City explores options to generate revenue

Here’s a question: How does a city make improvements when it doesn’t have the money to spare? Answer — get someone else to pay for them.

The city of Sequim is exploring a number of options to pay for improvement projects without breaking the city’s budget.

The first options are impact fees and/or State Environmental Policy Act mitigation fees.

The two options, impact or mitigation, are in many ways similar. Both target developers and both are established to offset the impacts of increased development. For example, if a developer comes to the city requesting permission to build 900 townhouses, with impact or mitigation fees in place the city can require the developer to help pay for needed improvements in the city.

Impact fees are automatic and a developer must pay them. They are put into the city’s general fund and can be used on all kinds of improvement projects — open space, sewer, water or roadway improvements for example — not just those related to the specific development

SEPA mitigation projects are a little different. The city has to prove that the development will have adverse effects on the surrounding environment. If a proposed project does turn out to negatively impact the area surrounding the development, mitigation fees are enforced. Unlike impact fees, SEPA mitigation fees cannot be used for any needed city improvement. They must be invested in the specific area wherein the impacts occur. As Randy Young of the consulting firm Henderson & Young put it, “We welcome you here but you have to pay for all the things you’ve impacted.”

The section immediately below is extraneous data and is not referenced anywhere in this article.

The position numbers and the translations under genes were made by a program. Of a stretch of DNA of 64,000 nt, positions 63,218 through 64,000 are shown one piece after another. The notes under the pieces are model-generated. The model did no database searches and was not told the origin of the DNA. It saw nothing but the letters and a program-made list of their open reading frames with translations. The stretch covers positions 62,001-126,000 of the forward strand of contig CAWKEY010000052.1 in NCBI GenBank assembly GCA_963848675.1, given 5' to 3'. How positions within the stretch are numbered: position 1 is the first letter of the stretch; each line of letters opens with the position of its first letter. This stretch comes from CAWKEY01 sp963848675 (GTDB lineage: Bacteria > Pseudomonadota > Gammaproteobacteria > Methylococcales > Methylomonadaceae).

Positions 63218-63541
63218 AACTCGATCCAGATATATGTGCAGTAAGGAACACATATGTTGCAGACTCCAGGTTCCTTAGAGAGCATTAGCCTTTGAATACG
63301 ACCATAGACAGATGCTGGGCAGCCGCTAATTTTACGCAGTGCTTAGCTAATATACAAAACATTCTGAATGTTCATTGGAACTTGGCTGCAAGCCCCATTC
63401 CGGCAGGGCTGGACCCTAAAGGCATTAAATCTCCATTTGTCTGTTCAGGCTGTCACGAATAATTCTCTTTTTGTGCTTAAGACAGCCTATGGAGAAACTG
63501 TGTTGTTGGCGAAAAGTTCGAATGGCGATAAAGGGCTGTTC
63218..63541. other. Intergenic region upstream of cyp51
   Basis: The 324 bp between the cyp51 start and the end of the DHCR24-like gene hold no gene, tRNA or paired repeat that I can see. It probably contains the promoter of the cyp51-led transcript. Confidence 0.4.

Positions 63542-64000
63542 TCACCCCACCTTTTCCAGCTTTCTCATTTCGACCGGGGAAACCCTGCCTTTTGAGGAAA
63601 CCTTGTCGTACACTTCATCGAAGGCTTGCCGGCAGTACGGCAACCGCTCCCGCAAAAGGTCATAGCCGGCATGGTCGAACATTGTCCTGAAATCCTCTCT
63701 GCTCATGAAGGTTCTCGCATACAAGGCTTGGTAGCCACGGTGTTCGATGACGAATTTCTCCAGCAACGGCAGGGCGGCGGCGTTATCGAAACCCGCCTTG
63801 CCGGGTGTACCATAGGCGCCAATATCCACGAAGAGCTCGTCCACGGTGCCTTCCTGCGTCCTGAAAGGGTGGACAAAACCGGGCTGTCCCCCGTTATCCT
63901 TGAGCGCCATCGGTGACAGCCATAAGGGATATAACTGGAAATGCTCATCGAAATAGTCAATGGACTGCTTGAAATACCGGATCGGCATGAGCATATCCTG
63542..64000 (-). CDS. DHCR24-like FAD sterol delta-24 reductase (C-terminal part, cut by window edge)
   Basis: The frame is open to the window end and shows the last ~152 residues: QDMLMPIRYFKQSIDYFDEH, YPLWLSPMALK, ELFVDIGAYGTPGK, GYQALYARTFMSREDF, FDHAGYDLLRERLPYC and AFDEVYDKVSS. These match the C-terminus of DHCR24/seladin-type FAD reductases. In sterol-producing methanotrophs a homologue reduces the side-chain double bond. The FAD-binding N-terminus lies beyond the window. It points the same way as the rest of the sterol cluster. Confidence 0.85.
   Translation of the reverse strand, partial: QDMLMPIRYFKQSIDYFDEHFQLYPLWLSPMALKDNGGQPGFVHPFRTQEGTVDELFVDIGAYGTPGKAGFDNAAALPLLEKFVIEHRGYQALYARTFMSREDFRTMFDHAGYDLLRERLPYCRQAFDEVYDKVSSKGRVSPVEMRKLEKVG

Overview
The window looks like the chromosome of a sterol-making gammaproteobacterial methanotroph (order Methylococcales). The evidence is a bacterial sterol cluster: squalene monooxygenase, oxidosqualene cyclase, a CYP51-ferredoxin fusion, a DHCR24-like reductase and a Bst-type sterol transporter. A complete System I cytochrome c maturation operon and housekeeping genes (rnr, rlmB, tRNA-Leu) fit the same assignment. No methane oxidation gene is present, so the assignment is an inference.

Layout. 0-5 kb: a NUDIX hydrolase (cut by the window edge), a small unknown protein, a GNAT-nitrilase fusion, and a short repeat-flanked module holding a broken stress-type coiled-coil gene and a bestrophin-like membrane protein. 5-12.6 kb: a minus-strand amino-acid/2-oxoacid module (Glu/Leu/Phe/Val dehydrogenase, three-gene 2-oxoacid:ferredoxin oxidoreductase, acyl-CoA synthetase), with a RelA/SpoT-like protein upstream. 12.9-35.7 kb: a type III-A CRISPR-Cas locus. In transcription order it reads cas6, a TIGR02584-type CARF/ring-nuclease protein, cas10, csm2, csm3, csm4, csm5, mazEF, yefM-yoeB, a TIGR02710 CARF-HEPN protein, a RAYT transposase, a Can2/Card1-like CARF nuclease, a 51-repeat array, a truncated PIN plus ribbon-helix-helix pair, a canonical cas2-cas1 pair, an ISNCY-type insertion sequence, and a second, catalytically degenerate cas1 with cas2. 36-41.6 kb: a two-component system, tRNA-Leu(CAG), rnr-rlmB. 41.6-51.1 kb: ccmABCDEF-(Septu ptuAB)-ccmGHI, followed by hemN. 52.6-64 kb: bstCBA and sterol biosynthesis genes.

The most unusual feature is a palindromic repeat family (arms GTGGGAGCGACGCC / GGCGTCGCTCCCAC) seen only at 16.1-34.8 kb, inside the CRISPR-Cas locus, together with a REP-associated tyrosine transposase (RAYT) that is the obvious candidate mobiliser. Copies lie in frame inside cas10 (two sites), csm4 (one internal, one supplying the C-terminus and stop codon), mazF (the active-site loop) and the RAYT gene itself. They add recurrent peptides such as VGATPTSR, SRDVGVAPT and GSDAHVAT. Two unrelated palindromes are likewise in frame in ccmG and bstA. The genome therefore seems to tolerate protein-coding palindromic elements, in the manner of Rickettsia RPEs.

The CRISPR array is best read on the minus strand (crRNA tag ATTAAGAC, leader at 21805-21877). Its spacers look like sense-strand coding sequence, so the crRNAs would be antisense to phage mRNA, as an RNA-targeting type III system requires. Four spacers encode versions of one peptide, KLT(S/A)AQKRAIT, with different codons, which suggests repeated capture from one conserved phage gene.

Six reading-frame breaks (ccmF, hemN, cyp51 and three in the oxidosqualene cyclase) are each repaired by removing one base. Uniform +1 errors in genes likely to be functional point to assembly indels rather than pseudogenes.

Young was present at the council’s May 12 meeting to discuss the differences between the two funding systems.

Young said that while growth and development pay a lot into a government, they don’t always pay into the right funds.

“There is not enough money to pay for all of the things citizens want,” Young said. He added that impact fees by no means stop or inhibit development — for developers, impact and SEPA fees are just another cost of doing business.

Young said the council has two other alternatives if it does not wish to adopt either fee: raising taxes or cutting the quality of life.

No action was taken by the council.

The presentation on May 12 was followed by another by consultants Gray & Osborne, this one regarding local improvement districts and transportation benefit districts as two more possible ways of city funding. The difference between LID and TBDs is who foots the bill.

The city has identified three areas for possible local improvement districts, all along Washington Street. LIDS only affect those property owners inside the designated improvement district. Based on a property appraisal, a parcel’s owner would pay a certain amount for any capital improvements within the district. Municipalities can create LIDs regardless of community support but usually a majority of the affected owners have to be in favor.

TBDs are citywide and can take different forms, from license renewal fees to a sales tax increase. In some cases — such as a $20 motor vehicle license renewal fee — a TBD would only affect Sequim residents and business owners.

Others, such as a sales tax increase, would affect anyone shopping in Sequim’s city limits regardless of where they live.

Gary & Osborne recommended the city adopt a establish a 2-percent sales tax increase because it spreads the charges to those who live outside of Sequim but use the city’s roadways and infrastructure.

Councilman Walt Schubert suggested the city create an LID as a demonstration to the community of the positive effect. Councilwoman Susan Lorenzen did not agree, saying LIDs were unfair, taxing only a certain group while benefiting the entire city.
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